I know now some things I did not know before I undertook to write “The Hungry Grass.” I know I can conceive and execute a very ambitious plan, and I know the logistics of doing that. I really know those things, and I couldn’t have learned them any other way. Yes, I completed a Master’s and a PhD, my training ground for this undertaking. They build on each other, in terms of formal structures. During the degrees, I had signposts and milestones along the way, and supervisors (heaven love Christopher Wiseman and Roberta Buchanan) to get me through the minefield of the thesis, the comprehensives, and the dissertation. This time, I was on my own, from start to finish, obstacles as well as accomplishments.
So that’s what finishing means. It’s about focus and commitment and tenacity and desire and growth. We don’t really know that we can until we do. Now, I don’t have to wonder. Now, I can start looking for my next big idea.
One of the things I love about reading authors’ biographies is making connections between the life and the work. Academic departments traditionally have a lack of respect for biographical criticism, although department members regularly research and write biographies, an irony that frustrates me no end. An historian once informed me that biography isn’t history, and I replied that history isn’t either. What we both meant was that these are not “real” or “true,” necessarily. They’re both all about storytelling and making meaning from events. What’s important is to start from the original data rather than to read backwards from the stories and to assume that everything in them happened exactly that way. Not everything that goes on in a novel is something that happened to the author.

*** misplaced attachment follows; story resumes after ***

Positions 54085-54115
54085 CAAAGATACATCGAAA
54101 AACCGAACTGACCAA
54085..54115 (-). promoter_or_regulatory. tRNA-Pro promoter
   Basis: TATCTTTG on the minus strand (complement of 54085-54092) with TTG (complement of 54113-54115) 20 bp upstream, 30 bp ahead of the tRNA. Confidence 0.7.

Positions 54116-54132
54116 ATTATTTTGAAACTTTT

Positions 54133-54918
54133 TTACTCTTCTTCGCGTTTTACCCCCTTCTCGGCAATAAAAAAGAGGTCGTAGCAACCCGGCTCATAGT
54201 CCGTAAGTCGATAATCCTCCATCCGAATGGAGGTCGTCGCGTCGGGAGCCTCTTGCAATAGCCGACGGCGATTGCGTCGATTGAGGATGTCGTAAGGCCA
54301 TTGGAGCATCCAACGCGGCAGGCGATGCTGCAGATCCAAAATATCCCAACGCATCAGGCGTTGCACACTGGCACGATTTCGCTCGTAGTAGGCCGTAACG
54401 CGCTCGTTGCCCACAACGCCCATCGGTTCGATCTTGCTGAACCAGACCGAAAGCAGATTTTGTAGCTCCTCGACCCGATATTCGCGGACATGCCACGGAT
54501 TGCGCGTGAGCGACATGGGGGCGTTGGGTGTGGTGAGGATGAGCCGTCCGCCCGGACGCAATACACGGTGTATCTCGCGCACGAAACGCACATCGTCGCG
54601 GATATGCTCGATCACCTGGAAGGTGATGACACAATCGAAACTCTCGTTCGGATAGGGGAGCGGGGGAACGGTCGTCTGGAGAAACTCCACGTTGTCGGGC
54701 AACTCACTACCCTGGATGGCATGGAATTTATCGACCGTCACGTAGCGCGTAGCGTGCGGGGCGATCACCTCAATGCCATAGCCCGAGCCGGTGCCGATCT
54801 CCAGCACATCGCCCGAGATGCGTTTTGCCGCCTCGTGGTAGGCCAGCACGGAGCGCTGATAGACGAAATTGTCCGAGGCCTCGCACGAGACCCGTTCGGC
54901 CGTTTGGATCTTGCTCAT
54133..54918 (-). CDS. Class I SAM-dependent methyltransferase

But writers write what they know. They borrow from anywhere to get what they need, but they also use their own lives. Readers need to be discerning. In the case of Thomas Hardy, one of my great loves, and the focus of my Master’s degree, there are a few staples that recur: an architect, older woman/younger man, social class divide. When Hardy was a young man, he trained as an architect, and when he married, he was beneath his wife in terms of class. Characters need to do something, and what they do needs to be convincing. In Hardy’s marriage, social class was a barrier, and he works that out novel after novel. Also recurrent are Hardy’s philosophical convictions. For one thing, he believed that we are in the hands of an unkind Fate. Novel after novel.
But most interesting to me is that he struggles, book after book, with the question of to whom does a person really belong–the one to whom a person is married or the one with whom a person has a bond. Transgressing societal order, in terms of this dilemma, is at the heart of Jude the Obscure. Hardy lays the blame at society’s judgmental feet. When we read a writer’s work, we read what concerns that writer, and it’s couched in aspects of the life.